An epic retelling of an interesting chapter from Maratha history

Just after Farzand and Fatteshikast, Digpal Lanjekar’s initial two films in the series of films dedicated to the bravery of Chhatrapati Shivaji Maharaj and the Maratha army, the writer-director returns with a bang in the 3rd film of the collection – Pawankhind.

The movie, which was delayed owing to the pandemic, is dependent on 1 of the most famous incidents from Maratha record – the Fight of Pavan Khind. At the outset, the makers make it apparent that this is not a complete documentation of the struggle, its prelude or aftermath, but a cinematic recreation meant to showcase the bravery of the Marathas associated in this struggle. So, there are cinematic liberties taken in this retelling, but the crux of the tale is maintained.

The tale about the Battle of Pavan Khind (earlier acknowledged as Ghod Khind) and the bravery displayed by Bajiprabhu Deshpande and the Bandal military of 600 from the Siddhi Masud and the troopers of the Adilshahi Sultanate is effectively known across Maharashtra. The consequence – Chhatrapati Shivaji Maharaj’s profitable escape from Panhalgad to Vishalgad. But, does Lanjekar succeed in recreating this critical chapter from Marathi heritage on display? Absolutely!

Pawankhind is a comprehensive cinematic experience that is in good shape for the huge display. The movie is formidable in attempting to investigate this story in two and a 50 % hours, but it mostly succeeds in building the proper establish up and atmosphere that sales opportunities to a amazing climax. From laying out the cause and the characters involved in it, to the siege of Panhala by Siddhi Jauhar, the escape prepare and the true fight, Pawankhind lays out all its playing cards in front you chronologically, even though inducing a dose of record, drama and even comedian reduction in involving. The film does not miss out on out on supplying owing credit score to the the vast majority of the generals who aided Shivaji Maharaj realise his dream of Swarajya.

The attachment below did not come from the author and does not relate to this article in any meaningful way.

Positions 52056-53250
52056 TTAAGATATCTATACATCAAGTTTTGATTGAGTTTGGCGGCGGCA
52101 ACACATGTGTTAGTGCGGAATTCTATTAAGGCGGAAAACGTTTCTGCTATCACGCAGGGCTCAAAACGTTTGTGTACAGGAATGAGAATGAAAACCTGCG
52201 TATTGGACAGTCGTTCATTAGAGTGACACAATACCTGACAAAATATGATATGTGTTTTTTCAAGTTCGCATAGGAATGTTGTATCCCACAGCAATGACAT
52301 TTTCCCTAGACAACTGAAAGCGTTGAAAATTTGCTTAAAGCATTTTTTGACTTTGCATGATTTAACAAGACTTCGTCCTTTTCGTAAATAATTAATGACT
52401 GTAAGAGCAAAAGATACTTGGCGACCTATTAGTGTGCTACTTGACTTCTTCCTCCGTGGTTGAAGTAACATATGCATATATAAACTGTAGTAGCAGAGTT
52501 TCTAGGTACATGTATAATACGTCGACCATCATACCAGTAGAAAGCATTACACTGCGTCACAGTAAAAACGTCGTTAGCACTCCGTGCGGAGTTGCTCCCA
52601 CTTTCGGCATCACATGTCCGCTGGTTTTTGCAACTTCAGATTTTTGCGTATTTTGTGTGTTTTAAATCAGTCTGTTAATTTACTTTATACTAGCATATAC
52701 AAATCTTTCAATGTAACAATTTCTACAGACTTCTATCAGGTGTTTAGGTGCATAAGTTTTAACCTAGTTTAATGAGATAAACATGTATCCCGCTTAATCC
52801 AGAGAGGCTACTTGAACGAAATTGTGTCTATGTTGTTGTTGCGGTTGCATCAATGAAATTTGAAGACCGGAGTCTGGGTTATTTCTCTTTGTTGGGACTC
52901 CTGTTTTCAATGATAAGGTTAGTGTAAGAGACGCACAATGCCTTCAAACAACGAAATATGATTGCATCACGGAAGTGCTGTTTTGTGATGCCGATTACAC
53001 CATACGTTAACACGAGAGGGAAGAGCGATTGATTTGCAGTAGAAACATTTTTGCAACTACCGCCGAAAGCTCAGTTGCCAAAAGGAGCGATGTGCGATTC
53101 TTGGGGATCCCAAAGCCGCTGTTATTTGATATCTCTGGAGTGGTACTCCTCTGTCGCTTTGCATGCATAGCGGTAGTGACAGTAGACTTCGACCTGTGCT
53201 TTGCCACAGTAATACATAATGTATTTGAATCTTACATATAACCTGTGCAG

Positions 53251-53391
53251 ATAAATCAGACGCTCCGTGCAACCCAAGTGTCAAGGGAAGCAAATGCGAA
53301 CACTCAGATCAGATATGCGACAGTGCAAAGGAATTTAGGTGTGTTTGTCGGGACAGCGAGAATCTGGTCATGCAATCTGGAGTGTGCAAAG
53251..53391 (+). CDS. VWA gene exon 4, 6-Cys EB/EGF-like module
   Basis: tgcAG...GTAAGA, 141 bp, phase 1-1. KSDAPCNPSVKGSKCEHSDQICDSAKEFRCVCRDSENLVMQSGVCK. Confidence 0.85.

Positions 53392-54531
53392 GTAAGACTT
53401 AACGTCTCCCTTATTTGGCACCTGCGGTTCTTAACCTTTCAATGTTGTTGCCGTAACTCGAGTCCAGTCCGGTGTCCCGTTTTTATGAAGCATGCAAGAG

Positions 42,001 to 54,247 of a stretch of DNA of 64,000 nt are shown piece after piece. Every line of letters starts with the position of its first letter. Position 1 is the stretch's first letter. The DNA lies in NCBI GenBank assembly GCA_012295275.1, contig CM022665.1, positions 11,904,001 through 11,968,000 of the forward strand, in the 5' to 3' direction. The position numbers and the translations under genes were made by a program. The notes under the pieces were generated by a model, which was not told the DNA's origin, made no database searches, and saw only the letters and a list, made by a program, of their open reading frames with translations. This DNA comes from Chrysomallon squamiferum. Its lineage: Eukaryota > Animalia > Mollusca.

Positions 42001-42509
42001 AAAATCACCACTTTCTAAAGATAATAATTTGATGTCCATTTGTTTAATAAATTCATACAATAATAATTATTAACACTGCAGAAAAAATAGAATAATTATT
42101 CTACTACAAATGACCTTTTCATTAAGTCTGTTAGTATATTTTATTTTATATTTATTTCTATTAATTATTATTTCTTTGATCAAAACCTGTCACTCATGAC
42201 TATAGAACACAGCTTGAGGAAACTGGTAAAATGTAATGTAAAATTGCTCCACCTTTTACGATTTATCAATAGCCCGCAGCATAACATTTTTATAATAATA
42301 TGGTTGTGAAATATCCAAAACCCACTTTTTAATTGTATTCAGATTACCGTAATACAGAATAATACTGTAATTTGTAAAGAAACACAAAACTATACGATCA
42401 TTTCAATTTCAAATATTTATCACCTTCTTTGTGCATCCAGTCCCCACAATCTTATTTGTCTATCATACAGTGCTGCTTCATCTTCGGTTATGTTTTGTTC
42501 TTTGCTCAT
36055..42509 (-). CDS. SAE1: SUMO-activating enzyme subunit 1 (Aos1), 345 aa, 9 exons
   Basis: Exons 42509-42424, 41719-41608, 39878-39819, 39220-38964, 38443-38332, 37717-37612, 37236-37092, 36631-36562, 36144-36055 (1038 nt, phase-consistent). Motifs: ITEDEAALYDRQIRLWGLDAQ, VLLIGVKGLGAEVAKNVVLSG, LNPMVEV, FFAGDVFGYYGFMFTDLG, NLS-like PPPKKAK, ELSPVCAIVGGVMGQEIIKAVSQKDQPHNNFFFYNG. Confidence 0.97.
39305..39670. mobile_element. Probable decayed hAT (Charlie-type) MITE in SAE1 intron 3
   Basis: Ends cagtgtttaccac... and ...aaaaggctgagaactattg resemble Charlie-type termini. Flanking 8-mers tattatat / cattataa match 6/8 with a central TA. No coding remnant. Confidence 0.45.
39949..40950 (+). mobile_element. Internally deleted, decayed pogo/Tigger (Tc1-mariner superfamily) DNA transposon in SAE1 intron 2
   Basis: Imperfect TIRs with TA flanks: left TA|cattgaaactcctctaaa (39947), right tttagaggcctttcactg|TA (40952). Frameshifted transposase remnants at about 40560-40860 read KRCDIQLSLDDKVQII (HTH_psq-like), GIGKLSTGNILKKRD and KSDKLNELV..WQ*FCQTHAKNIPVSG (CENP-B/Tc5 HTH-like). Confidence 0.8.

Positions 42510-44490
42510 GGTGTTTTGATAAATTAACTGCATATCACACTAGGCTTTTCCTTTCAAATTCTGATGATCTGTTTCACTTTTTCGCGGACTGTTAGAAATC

As for the actors, it is not an quick endeavor to carry some of the most nicely –known names from the Marathi film and Tv marketplace alongside one another in a multi-starrer of this scale. But the casting office and makers pull off this feat. Chinmay Mandlekar as Shivaji Maharaj, Ajay Purkar as Bajiprabhu Deshpande, Sameer Dharmadhikari as Siddhi Jauhar, Aastad Kale as Siddhi Masud, Ankit Mohan as Rayaji Bandal, Mrinal Kulkarni as Maasaheb Jijau, Akshay Waghmare as Koyaji Bandal each and every actor has offered his best to their roles. Even the supporting solid has some unforgettable performances from Kshitee Jog as Badi Begum, Harish Dudhade as Bahirji Naik, Shivraj Waichal as Harpya, Rishi Saxena as Rustam Zaman. Yet another notable overall performance that stands out is that of Ajinkya Nanaware as Shiva Kashid, the male who resembled Shivaji Maharaj and sacrificed himself for his king. The scenes involving Ajinkya and Chinmay are bound to convey tears to your eyes.

Whilst Pawankhind excels in storytelling, the technological factors, while good, could have been improved. The history rating overpowers dialogues in some significant scenes, and the motion choreography in some scenes fails to make the slash. On the other hand, all mentioned and completed, the overall team has completed its ideal to make this a large screen encounter. Perhaps with a greater spending budget, these points can be ironed out in the next movies of Lanjekar’s series.

For now, Pawankhind is a great observe, and at the cinemas only.